Agree to get it fixed with new rotors or drums, whatever it has. They are warped and whoever did the brake work didn’t do a very complete job.
Disagree though with a DIY job. If the OP is not familiar enough to even know what is on the car, I wouldn’t recommend using a safety system such as brakes as a place to start learning. Youtube videos are both good and bad and you have to know enough to sort the bad out. If someone experienced is there to help OK, otherwise hire it done.
My emoticon is an expression of terror. Oogabooga was laughing at the emoticon. Nobody was laughing at the problem itself.
Yes, a diy’er can do rotors on this 1991 Accord
That said, it has captive rotors, which are a lot more difficult to replace, versus a 1991 Corolla, for instance
I certainly hope that is the case. The emoticon was quite appropriate, I thought.
Econo-Boxes? Since when is an Accord and Econo-Box?
The vast majority of cars/trucks I saw all had Front Disc and Rear Drums. Even Big F-150 pickups had that setup. Every vehicle I owned from my 1972 Vega until my 05 4runner had that setup. Since my 05 4runner all vehicles have been all Disc system…with the exception of the parking brake…it’s still a drum with shoes. Weird setup - Rotor/Drum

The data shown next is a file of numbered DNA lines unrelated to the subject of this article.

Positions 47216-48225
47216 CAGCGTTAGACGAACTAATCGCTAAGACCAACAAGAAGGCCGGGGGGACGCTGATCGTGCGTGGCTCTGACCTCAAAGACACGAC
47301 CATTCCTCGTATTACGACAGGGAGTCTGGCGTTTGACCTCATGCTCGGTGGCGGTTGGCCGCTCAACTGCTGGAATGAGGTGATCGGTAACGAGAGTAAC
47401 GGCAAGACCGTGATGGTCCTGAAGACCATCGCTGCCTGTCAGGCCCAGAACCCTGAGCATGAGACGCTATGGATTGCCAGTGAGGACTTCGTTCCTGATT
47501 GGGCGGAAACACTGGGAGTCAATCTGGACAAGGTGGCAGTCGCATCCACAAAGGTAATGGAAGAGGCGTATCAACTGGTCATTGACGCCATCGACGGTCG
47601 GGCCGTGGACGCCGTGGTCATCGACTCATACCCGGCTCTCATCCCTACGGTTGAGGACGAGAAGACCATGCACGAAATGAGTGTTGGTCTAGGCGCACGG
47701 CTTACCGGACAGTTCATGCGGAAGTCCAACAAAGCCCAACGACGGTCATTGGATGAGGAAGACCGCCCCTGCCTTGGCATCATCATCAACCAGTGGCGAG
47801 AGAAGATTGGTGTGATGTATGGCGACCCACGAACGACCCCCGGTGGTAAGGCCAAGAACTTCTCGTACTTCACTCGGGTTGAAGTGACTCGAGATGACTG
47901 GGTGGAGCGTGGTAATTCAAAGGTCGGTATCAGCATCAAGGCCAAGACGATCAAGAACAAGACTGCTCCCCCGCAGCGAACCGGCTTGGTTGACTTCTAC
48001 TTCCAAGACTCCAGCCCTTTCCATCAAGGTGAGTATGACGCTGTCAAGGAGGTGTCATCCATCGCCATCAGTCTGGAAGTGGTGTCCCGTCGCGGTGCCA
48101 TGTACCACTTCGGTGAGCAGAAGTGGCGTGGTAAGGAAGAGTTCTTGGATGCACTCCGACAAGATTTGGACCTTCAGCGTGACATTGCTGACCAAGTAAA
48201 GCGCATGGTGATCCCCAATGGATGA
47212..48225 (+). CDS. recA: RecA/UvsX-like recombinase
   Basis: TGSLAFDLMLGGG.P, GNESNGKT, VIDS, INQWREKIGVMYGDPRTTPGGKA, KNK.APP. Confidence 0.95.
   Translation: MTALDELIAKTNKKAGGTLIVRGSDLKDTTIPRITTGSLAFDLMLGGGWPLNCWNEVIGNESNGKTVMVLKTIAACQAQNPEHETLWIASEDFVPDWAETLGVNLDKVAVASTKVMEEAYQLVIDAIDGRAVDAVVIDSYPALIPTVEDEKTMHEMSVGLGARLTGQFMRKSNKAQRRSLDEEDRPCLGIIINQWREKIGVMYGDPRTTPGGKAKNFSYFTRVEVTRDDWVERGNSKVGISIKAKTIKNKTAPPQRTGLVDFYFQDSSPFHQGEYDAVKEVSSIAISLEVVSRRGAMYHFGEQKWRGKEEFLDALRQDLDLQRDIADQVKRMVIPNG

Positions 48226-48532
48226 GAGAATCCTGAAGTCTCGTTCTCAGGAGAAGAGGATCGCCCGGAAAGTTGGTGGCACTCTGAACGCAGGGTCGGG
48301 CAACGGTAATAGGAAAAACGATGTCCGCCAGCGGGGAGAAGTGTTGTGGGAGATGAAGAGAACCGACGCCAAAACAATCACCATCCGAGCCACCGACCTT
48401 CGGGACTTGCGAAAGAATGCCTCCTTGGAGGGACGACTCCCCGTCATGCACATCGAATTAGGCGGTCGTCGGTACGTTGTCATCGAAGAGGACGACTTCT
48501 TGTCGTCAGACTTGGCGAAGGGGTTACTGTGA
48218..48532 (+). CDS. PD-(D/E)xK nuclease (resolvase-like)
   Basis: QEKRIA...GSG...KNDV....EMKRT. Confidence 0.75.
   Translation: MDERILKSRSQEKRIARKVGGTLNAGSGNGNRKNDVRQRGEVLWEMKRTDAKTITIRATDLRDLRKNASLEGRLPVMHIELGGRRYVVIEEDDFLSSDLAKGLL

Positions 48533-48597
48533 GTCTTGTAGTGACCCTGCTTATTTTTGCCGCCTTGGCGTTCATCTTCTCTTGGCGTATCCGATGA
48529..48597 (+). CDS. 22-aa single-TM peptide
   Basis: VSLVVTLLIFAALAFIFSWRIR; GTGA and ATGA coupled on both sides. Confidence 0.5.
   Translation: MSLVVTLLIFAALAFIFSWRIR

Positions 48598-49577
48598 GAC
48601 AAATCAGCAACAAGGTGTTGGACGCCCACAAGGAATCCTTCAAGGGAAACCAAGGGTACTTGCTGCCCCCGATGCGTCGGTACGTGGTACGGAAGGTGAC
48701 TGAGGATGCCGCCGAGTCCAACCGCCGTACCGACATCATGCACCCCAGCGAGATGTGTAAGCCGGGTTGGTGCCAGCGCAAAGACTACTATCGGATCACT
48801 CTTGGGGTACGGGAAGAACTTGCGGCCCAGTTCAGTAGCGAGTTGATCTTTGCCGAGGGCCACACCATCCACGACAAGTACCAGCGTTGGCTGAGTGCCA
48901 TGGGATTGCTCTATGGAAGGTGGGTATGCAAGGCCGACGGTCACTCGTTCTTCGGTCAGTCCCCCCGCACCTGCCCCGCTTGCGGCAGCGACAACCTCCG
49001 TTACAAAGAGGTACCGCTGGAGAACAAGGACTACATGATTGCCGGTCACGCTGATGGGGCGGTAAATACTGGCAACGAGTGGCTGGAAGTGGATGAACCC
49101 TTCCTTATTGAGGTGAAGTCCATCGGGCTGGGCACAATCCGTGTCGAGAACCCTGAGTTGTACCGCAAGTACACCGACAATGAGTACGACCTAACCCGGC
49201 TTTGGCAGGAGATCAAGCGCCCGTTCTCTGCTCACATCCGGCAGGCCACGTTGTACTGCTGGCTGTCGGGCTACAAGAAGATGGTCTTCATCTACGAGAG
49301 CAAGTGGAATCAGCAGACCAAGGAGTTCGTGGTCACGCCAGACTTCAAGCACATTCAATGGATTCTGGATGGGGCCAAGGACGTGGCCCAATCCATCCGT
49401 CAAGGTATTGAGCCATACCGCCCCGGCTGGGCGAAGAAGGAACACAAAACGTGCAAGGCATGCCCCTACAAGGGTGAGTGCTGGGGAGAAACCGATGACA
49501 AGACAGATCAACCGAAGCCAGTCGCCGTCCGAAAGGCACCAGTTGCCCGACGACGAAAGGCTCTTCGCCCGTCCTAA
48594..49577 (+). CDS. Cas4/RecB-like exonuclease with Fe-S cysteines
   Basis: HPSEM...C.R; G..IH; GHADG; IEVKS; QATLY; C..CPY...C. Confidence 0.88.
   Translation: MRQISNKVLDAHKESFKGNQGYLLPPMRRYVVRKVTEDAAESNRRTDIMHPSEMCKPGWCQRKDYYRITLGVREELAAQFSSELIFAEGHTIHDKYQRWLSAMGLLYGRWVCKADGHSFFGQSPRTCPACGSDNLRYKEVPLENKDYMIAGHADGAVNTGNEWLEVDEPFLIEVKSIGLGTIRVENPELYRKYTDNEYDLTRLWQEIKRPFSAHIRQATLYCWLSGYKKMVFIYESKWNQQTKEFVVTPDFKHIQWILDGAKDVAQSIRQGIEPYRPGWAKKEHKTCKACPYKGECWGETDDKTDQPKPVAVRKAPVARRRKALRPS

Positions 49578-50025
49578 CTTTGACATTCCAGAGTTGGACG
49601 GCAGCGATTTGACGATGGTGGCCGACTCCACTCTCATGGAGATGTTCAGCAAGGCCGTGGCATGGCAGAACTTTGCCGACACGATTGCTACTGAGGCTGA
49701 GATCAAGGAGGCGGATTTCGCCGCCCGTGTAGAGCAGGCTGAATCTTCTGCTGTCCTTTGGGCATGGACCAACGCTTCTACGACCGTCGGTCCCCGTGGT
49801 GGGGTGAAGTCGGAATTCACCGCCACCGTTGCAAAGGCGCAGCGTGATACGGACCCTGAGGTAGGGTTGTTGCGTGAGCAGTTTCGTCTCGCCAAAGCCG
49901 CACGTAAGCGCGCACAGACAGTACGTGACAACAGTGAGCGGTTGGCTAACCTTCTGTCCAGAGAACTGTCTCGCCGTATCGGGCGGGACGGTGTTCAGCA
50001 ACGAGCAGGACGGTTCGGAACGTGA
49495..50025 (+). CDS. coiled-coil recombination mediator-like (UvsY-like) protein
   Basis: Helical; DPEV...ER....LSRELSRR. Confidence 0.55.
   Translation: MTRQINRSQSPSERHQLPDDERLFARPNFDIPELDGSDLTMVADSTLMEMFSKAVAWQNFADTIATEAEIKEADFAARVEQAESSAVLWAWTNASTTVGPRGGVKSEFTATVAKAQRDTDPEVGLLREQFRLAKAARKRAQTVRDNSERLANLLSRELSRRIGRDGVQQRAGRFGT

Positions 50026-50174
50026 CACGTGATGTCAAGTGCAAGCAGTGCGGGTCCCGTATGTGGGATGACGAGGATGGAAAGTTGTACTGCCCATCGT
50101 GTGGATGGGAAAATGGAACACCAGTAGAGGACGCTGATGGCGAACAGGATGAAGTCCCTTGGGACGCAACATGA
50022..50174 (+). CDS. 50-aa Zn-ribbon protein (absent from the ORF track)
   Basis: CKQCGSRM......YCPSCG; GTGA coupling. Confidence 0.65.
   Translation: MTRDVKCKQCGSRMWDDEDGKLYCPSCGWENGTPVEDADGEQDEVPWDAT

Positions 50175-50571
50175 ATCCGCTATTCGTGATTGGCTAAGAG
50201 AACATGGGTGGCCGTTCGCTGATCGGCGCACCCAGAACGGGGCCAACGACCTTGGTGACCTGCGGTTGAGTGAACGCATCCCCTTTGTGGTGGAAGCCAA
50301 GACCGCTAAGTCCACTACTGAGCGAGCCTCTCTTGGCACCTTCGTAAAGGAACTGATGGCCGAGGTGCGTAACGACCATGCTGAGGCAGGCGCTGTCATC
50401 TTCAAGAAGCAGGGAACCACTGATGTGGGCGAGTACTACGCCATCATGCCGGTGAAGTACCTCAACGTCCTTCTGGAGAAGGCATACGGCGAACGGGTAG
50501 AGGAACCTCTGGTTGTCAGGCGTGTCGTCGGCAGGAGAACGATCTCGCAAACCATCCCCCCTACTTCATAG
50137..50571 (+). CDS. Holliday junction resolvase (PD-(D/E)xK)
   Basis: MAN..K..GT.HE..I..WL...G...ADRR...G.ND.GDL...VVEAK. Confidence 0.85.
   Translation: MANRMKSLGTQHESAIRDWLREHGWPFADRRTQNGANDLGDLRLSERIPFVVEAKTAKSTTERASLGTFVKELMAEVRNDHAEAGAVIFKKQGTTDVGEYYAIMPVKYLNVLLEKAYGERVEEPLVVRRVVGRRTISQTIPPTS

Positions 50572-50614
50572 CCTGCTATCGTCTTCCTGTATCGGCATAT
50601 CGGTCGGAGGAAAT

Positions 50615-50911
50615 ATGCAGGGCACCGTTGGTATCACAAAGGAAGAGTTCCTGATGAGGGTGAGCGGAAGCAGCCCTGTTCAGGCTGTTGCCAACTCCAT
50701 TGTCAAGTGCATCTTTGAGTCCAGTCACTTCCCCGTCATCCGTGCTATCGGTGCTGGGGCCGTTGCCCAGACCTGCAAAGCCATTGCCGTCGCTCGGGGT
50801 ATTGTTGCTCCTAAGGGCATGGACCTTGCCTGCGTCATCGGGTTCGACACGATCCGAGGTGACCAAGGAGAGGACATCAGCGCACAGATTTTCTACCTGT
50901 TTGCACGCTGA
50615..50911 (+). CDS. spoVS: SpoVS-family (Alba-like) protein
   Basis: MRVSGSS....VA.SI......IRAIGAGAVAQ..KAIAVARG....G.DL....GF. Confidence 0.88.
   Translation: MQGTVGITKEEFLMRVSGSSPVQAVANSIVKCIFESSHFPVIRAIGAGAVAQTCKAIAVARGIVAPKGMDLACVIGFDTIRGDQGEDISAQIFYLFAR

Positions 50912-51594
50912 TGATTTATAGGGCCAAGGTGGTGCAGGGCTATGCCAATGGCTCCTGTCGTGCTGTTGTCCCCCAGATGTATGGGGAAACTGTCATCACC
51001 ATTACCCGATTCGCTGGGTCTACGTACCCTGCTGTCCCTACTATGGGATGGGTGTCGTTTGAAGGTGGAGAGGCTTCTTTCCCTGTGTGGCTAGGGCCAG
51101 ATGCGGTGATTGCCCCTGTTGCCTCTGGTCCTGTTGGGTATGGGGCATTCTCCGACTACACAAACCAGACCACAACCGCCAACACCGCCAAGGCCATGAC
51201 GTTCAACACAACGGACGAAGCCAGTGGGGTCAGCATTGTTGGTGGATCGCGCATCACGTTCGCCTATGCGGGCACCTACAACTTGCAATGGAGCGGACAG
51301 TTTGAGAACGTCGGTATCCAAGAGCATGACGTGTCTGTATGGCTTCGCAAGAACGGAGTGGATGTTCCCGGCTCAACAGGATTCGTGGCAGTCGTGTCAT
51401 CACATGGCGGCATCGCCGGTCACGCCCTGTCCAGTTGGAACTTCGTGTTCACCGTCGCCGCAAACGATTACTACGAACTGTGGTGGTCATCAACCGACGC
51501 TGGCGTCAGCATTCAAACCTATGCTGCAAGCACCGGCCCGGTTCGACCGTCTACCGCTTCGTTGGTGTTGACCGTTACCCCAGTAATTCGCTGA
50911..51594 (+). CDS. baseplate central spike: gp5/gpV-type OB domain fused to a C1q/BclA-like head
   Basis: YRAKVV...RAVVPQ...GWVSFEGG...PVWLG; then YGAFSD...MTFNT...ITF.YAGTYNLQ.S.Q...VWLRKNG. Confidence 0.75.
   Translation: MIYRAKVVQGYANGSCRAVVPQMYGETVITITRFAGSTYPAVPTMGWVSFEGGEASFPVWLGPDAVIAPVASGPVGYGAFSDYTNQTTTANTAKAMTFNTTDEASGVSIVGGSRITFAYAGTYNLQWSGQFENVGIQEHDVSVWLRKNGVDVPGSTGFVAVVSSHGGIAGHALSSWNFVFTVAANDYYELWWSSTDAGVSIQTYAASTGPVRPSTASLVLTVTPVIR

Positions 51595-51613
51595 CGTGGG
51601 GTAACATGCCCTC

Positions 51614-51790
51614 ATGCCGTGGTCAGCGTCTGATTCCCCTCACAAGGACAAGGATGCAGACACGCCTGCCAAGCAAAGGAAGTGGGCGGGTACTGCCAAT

Sportier cars like the Corvette had 4-disc.
I dunno that it’s not a DIY job, even for a rookie. My first DIY car repair was brakes. If we were talking about something where it needed to be bled, then I’d feel more comfortable if OP at least got supervision from someone who’s done it before. But swapping a rotor is pretty easy. The hardest part for OP is going to be getting those stupid rotor screws out (hey OP, hint: Drill them out, and don’t replace them - they’re only there to hold the rotor on the hub while the car moves down the assembly line - the lugs will hold the rotor to the car after you put the wheel back on).
Youtube has lots of videos on how to do it - Eric the Car Guy is a great resource for that. And it’s a job that can be done with minimal tools.
As with any brake job, once OP gets the car all buttoned up again, they should move the car forward slowly and stab the brakes several times to be sure they’re working before driving at any appreciable speed.